August 13, 2020
Over the past weeks, I’ve had the opportunity to engage with dozens of Powderhorn residents and encampment volunteers. Learning from their experiences and reducing harm is what compels me to write this message to you today.
Like many cities across the country, Minneapolis has been facing the pressure of rising rents and extremely low vacancy rates. We can surmise that the COVID-19 pandemic has exacerbated our local economy and likely pushed more people into homelessness. Powderhorn Park became a site for the largest outdoor and unregulated encampment in the history of Minneapolis, but it did not succeed in providing a safe and sustainable housing environment for our unsheltered neighbors. Additionally, the process in which this effort was established was troublesome. Caring voices and sincere concerns about this project were often shouted down or bullied away. Others, who were willing to help or wanted to learn more, were shamed for raising sensitive questions. A culture of silence to repress worries or inquiries was webbed to forge a narrative that seemed to affirm that the end justifies the means. In one instance, a camp organizer maced a woman who was on park grounds asking questions about the rapes against children that had taken place at the encampments.
I was disappointed. This is not the Powderhorn way.
Despite this experience, I and many other City leaders remained committed to fighting for dignified housing for all. Our City resources worked quickly with our partners to deploy the help and support our new neighbors needed. I hope you can take the time to learn about these efforts and become familiar with the details of this work on the City’s Homelessness Response website and in this press statement highlighting funding for three new homeless shelters.
I’ve been humbled and impressed by the immense level of compassion, dedication, and action from Park Board Staff, City Staff, County Staff, State leaders, and neighbors who have worked around the clock to support the hundreds of unhoused neighbors who started to live at Powderhorn Park. Appropriately, Hennepin County’s Homeless Access Team has been out at the park every day last week supporting unhoused residents and connecting them to comparable or improved housing options. I know this work has happened throughout the life of both encampments at the park and it is the type of quiet and steady work that has been able to establish dignified housing pathways for many of our new neighbors.
Resources continue to prioritize housing of the most vulnerable residents at the encampments, offering reliable transportation and connections to experienced and culturally relevant support systems like the American Indian Community Development Corporation (AICDC), St. Stephen’s, and AVIVO. There continues to be open shelter beds for those willing to take them, this includes families and single adults. City, County, Park, and non-profit Staff will continue to talk to every remaining camp resident to work towards connecting them to more sustainable and safe housing options.
Safety for both unhoused and housed residents in our neighborhood has become a growing point of attention and priority for this situation. I want to deeply thank the women who supported the survivor of a double rape last week, even as they faced threats from camp organizers, they stood their ground and held her up. Overall, we know there have been four reported sexual assaults, two were towards two minor children. What concerns me the most is that these are the reported cases that we are aware of. I worry about how many more have gone undetected. The perpetrators who violated the 42-year-old woman last week are still residing, held unaccountable, at the West camp. Mad Dads, like other groups of people who were providing service and support to the camps including medics and port-a-potty cleaners, pulled out of working at the encampment citing safety concerns. I have received credible reports from residents who have witnessed multiple guns present at the encampments.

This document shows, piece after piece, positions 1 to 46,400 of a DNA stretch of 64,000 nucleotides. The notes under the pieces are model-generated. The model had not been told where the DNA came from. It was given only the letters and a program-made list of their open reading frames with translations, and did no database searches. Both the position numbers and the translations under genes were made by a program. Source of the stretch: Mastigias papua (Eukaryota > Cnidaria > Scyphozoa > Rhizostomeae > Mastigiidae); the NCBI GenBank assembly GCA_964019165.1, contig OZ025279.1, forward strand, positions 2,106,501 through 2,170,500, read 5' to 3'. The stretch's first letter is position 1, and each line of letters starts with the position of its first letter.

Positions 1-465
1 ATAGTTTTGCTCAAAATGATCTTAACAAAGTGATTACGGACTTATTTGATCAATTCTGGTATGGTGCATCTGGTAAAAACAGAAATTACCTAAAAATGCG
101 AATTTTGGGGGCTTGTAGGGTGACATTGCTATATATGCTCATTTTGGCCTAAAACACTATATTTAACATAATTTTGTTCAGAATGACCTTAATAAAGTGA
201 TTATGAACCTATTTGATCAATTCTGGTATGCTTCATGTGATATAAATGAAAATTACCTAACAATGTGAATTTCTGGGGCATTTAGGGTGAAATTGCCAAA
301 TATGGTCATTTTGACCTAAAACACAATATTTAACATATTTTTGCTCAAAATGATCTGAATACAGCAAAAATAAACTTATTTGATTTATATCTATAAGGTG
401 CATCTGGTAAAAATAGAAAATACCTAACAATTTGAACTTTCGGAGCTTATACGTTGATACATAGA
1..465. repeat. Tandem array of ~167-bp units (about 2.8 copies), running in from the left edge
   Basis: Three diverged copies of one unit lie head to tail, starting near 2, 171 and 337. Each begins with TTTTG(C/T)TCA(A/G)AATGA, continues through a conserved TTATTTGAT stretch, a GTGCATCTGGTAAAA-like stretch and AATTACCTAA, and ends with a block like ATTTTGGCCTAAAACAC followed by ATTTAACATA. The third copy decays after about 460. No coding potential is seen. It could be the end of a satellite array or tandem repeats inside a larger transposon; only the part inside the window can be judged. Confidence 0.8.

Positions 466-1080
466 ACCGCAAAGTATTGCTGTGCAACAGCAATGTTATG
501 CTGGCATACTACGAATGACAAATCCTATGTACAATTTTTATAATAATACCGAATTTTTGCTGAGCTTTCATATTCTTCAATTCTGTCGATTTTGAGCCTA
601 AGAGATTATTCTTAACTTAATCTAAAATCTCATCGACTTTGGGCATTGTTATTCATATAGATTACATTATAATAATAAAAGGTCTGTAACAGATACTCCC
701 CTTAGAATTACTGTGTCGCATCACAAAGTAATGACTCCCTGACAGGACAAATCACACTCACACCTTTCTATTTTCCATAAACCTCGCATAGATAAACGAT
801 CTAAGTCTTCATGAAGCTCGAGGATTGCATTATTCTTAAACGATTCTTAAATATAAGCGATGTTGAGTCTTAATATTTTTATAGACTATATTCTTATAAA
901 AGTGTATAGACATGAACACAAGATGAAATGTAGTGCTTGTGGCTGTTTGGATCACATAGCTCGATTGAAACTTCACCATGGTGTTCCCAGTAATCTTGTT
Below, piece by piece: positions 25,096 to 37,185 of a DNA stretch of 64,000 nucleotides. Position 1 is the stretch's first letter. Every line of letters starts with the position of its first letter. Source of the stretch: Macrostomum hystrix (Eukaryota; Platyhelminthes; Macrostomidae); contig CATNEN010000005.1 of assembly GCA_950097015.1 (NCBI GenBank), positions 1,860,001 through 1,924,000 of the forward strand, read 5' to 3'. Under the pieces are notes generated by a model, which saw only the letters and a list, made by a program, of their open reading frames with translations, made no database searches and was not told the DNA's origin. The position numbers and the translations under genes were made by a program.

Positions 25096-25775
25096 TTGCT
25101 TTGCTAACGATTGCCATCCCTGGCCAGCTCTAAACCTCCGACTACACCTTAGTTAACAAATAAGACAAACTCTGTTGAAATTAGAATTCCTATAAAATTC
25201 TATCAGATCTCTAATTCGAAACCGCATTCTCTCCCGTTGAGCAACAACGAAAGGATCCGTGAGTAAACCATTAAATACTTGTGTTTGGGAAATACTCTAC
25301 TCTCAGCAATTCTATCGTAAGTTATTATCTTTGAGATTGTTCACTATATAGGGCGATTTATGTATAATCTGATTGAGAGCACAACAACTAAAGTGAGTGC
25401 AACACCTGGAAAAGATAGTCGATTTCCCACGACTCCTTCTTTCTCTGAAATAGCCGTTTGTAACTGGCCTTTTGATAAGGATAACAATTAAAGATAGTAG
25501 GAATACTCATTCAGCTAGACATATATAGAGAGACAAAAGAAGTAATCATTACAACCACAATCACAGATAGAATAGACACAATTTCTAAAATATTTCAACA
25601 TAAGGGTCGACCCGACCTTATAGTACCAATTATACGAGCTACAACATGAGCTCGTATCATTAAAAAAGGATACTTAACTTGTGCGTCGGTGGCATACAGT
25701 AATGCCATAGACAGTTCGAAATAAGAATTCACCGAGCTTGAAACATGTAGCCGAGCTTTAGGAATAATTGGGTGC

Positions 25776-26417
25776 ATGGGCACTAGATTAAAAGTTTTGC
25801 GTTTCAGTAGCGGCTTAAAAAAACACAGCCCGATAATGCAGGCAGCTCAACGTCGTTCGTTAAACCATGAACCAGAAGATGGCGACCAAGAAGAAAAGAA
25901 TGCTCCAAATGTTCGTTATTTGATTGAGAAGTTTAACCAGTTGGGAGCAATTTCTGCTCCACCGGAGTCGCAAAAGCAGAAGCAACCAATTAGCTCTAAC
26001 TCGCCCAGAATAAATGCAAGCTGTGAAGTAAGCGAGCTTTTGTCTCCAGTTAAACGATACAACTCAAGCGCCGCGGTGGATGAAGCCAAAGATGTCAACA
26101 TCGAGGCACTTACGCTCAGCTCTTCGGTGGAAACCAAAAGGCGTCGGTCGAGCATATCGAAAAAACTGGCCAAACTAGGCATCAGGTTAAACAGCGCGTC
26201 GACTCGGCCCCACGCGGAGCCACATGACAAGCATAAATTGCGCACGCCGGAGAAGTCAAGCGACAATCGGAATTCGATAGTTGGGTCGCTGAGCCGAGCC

While these challenging themes are not new, they are unique in their scale and size to this location. It is true that violence against women and children is not always preventable, but I cannot stand by to either normalize this level of known abuse (some elected leaders have told me “that’s just the way it is”) or enable it. I believe we hold the responsibility of interrupting this cycle of sexual abuse and gun violence. I have listened to many conversations with neighbors who are working through issues of complicity, accountability, and sorting through the complexities of what it means to take action and say "enough is enough.”
I stand with confidence in stating that the situation that has been created at the West encampment is not safe, sustainable, or healthy for both unhoused and housed residents. Parks, while attention grabbing, are not a housing solution. I support us in continuing to work in a holistic manner to house unhoused residents while working swiftly to sunset the West encampment. I welcome authentic and consensual discussions that lead to sustainable solutions to provide for our community in ways that do not sacrifice the safety of women and children.